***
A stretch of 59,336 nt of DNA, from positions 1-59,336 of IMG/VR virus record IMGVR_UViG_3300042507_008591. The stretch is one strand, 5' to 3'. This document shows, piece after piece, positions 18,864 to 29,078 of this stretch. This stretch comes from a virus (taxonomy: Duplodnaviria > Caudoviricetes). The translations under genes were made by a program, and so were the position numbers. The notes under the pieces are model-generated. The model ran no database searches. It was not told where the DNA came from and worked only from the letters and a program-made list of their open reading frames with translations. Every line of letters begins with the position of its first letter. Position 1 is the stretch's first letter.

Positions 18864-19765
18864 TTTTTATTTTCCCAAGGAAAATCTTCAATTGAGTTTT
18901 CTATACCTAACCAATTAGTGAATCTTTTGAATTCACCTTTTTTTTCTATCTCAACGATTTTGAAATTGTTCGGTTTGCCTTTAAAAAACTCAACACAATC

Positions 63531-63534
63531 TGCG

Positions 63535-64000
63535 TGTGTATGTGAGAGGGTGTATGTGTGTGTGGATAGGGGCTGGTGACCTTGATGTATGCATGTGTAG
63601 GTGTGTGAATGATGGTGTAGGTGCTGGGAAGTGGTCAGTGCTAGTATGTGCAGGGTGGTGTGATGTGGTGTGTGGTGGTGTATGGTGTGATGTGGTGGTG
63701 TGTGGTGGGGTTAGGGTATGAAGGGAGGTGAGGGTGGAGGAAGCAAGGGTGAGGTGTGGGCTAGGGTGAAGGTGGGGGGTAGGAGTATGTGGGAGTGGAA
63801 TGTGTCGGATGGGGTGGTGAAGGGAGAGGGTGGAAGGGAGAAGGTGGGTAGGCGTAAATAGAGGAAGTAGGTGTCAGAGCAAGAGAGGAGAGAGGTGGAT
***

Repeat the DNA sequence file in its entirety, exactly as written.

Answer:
A stretch of 59,336 nt of DNA, from positions 1-59,336 of IMG/VR virus record IMGVR_UViG_3300042507_008591. The stretch is one strand, 5' to 3'. This document shows, piece after piece, positions 18,864 to 29,078 of this stretch. This stretch comes from a virus (taxonomy: Duplodnaviria > Caudoviricetes). The translations under genes were made by a program, and so were the position numbers. The notes under the pieces are model-generated. The model ran no database searches. It was not told where the DNA came from and worked only from the letters and a program-made list of their open reading frames with translations. Every line of letters begins with the position of its first letter. Position 1 is the stretch's first letter.

Positions 18864-19765
18864 TTTTTATTTTCCCAAGGAAAATCTTCAATTGAGTTTT
18901 CTATACCTAACCAATTAGTGAATCTTTTGAATTCACCTTTTTTTTCTATCTCAACGATTTTGAAATTGTTCGGTTTGCCTTTAAAAAACTCAACACAATC

Positions 63531-63534
63531 TGCG

Positions 63535-64000
63535 TGTGTATGTGAGAGGGTGTATGTGTGTGTGGATAGGGGCTGGTGACCTTGATGTATGCATGTGTAG
63601 GTGTGTGAATGATGGTGTAGGTGCTGGGAAGTGGTCAGTGCTAGTATGTGCAGGGTGGTGTGATGTGGTGTGTGGTGGTGTATGGTGTGATGTGGTGGTG
63701 TGTGGTGGGGTTAGGGTATGAAGGGAGGTGAGGGTGGAGGAAGCAAGGGTGAGGTGTGGGCTAGGGTGAAGGTGGGGGGTAGGAGTATGTGGGAGTGGAA
63801 TGTGTCGGATGGGGTGGTGAAGGGAGAGGGTGGAAGGGAGAAGGTGGGTAGGCGTAAATAGAGGAAGTAGGTGTCAGAGCAAGAGAGGAGAGAGGTGGAT